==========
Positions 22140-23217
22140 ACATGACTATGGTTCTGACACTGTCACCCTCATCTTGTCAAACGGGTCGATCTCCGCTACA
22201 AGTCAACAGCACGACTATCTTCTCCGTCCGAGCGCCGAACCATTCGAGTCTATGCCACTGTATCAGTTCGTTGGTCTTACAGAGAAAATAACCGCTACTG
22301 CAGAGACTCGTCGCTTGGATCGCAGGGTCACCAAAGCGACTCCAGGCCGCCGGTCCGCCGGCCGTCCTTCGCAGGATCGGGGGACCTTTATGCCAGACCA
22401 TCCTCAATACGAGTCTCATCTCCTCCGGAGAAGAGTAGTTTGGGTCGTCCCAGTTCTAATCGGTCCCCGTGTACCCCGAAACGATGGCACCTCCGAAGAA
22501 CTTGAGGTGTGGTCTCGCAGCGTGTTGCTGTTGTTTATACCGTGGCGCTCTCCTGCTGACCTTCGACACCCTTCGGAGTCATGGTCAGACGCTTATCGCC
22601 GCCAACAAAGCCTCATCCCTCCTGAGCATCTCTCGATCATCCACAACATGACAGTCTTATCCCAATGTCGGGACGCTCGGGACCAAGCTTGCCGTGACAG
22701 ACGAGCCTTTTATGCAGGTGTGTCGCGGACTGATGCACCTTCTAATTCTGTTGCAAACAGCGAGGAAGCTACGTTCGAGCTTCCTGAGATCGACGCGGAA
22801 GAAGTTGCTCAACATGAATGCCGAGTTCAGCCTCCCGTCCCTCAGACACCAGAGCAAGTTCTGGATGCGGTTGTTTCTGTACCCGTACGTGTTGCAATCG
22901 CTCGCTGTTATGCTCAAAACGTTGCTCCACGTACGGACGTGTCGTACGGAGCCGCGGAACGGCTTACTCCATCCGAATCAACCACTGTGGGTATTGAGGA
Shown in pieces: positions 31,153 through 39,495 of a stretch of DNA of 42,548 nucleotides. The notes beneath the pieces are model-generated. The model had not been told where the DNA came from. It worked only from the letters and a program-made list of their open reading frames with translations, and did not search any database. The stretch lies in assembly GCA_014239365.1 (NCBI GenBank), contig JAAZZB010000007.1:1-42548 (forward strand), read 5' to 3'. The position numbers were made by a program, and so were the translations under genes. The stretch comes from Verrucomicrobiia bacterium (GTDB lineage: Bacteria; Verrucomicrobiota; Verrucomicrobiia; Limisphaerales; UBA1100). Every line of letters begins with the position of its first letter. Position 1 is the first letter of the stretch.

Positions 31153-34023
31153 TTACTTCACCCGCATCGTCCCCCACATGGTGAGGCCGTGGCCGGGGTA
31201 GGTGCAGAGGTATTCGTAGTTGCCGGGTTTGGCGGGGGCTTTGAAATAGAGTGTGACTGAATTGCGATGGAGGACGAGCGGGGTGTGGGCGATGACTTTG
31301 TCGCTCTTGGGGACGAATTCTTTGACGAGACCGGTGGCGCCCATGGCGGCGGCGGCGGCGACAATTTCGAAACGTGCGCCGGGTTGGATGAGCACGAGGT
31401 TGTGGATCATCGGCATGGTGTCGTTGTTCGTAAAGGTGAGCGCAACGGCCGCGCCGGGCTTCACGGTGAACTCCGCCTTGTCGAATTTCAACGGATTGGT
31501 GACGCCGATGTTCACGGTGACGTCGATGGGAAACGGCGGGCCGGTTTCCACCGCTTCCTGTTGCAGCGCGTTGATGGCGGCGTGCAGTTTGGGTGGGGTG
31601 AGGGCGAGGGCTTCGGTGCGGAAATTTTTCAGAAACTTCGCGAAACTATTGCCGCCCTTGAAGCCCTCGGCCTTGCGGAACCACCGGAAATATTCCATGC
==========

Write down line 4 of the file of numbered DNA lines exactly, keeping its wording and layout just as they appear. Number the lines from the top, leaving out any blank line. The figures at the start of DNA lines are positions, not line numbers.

22301 CAGAGACTCGTCGCTTGGATCGCAGGGTCACCAAAGCGACTCCAGGCCGCCGGTCCGCCGGCCGTCCTTCGCAGGATCGGGGGACCTTTATGCCAGACCA